International Journal of Nursing, Midwife and Health Related Cases (IJNMH)

EA Journals


Sperm Switch: A New Trend in Reducing Maternal Mortality (Published)

The study looked at the emerging practice of switching sperm to reduce maternal mortality in Ekiti State. Secondary data from the chosen health facilities in Ekiti State was used in the study. The major beneficiaries of family planning programs have historically been women, and men have been seen as the services’ invisible partners. The study’s ideas included male involvement in family planning, the effect caused by sperm switching on family planning, its difficulties, ways to use sperm switching to lower maternal death rates, and the responsibilities of midwives and the government in the process. The study’s implications for nursing practice are that nurses and midwives undergoing training should be able to apply the sperm switch approach, and nurses should conduct additional research on new trends in family planning, particularly sperm switching, as well as the advantages of male involvement in family planning. The suggestion is that political commitment, priorities, effective governance, and enough financing should be given top priority. In addition, men should receive advice regarding the reversibility of the sperm switch method, and more awareness should be raised regarding the sperm switch strategy’s positive effects on health when used with male contraceptives for family planning.


Keywords: Contraceptive, Family Planning, Health, Maternal Mortality, Men, Midwife, sperm switch

Post Natal Experience of Women with Midwives during Labour at Meru Level 5 Hospital, Kenya (Published)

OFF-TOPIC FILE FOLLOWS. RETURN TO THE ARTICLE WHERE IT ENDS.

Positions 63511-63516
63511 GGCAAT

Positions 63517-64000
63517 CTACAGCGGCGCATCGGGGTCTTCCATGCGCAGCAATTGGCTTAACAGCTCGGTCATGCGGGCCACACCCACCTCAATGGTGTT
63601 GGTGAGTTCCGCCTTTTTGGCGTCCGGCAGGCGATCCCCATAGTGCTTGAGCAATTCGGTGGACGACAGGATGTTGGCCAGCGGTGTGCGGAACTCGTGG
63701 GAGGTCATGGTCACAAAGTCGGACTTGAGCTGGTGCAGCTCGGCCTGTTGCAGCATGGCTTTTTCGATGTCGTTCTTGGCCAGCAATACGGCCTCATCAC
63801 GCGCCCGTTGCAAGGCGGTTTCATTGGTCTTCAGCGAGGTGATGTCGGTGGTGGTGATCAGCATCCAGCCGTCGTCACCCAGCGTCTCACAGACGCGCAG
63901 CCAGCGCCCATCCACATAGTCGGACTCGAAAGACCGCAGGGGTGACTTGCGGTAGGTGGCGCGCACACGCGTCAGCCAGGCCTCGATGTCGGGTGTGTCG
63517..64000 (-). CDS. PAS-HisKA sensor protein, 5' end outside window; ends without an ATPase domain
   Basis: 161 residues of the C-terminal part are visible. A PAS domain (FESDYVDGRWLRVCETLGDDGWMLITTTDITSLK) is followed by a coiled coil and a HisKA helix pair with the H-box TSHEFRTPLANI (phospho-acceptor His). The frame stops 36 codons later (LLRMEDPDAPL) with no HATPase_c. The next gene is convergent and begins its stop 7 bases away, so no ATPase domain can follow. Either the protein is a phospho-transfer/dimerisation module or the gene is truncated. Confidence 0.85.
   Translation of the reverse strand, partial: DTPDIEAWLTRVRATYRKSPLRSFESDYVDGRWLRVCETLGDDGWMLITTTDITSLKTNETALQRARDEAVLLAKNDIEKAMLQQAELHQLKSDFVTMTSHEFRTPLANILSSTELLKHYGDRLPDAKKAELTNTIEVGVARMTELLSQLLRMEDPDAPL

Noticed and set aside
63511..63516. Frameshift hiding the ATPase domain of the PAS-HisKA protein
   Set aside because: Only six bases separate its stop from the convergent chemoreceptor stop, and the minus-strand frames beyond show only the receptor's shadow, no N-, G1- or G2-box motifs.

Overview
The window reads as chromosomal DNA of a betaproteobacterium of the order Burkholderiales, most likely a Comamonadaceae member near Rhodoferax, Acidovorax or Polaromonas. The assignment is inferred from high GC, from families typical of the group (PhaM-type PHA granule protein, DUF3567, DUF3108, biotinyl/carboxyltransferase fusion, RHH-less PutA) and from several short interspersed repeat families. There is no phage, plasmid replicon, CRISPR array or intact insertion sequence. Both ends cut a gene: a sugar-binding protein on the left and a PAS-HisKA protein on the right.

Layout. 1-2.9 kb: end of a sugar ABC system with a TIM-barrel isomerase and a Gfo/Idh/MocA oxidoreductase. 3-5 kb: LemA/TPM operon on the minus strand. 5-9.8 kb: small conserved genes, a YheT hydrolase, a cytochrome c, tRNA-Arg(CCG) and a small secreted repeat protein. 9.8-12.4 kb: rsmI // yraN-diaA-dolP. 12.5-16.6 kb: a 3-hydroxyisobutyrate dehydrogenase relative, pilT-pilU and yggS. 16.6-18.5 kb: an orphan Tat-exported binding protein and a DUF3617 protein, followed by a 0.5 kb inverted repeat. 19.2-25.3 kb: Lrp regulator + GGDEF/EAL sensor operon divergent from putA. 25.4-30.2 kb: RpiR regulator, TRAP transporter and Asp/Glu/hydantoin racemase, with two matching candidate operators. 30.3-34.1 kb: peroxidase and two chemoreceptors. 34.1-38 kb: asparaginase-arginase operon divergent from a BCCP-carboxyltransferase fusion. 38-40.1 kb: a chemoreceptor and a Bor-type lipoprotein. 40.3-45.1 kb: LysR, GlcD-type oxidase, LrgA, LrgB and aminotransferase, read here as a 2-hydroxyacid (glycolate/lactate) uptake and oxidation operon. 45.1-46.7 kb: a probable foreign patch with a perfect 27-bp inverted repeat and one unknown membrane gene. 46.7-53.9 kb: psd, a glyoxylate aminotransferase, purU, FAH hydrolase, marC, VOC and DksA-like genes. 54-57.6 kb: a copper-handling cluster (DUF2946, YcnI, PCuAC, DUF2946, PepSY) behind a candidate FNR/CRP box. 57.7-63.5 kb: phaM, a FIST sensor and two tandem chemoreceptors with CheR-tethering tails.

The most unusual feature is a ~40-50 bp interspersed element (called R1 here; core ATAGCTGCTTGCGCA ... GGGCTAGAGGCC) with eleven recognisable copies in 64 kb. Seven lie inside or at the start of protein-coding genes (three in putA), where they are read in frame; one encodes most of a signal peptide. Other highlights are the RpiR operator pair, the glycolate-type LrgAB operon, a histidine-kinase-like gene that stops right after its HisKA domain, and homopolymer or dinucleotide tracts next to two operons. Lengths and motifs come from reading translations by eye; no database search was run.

A lot has been written on midwives’ experience on women in labour, but there is little discussion on women’s experience at childbirth. Women fear giving birth in hospitals, due to mistreatment by health workers. Early 2011, the Minister for Public Health was reported in the local media to have wondered why women opted to deliver at home, despite hospitals offering delivery services. She suggested that research needs to be conducted to find out why few women were delivering in the hospitals. In a study conducted in Kisumu, majority of women though using Traditional Birth Attendant (TBAs) for delivery, acknowledged hospitals and skilled attendants as their preferred source of delivery care. This paper explores the experience of women at child birth with the midwife. The study was undertaken at Meru level 5 hospital using Exploratory/ Descriptive design. Post natal women who undergoing normal delivery were the target population. Purposive sampling was used to select fifteen participants from the post natal women who met the inclusion criteria for the study. Interviews were used to gather information from the participants, after which it was recorded with their consent. The following were the study findings; that some women in labour are physically and psychologically abused, they lack continuity of care, they are not prepared on what to expect during labour, they are never informed of findings after being examined, they do not establish a relationship with the caregivers, they feel that it is necessary to persevere despite the pain and finally it is fine to deliver while being watched by other women in labour. Despite those feelings, many of the participants said they were satisfied with the care received. There is need to adjust hospital policies to support the use of interventions proven to be of benefit to women during childbirth, and develop approaches that ensure changes in midwifery practice

Keywords: Antenatal Care, Hospital, Midwife, Postnatal Care, Traditional Birth Attendant.

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